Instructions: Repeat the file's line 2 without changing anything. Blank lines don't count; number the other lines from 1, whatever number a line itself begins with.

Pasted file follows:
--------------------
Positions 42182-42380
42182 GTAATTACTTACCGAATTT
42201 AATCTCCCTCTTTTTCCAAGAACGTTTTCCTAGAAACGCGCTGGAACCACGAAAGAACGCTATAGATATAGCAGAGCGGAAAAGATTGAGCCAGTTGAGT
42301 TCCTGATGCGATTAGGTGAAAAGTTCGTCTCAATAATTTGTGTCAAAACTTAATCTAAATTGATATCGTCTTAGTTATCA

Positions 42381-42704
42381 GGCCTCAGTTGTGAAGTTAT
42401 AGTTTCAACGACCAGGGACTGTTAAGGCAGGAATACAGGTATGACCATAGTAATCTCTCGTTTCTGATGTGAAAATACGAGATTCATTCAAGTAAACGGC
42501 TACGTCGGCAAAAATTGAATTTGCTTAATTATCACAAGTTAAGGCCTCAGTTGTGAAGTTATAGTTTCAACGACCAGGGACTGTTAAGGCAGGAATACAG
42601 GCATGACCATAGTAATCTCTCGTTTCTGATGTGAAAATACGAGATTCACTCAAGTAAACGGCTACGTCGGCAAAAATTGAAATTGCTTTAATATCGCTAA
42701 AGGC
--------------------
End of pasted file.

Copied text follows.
42182 GTAATTACTTACCGAATTT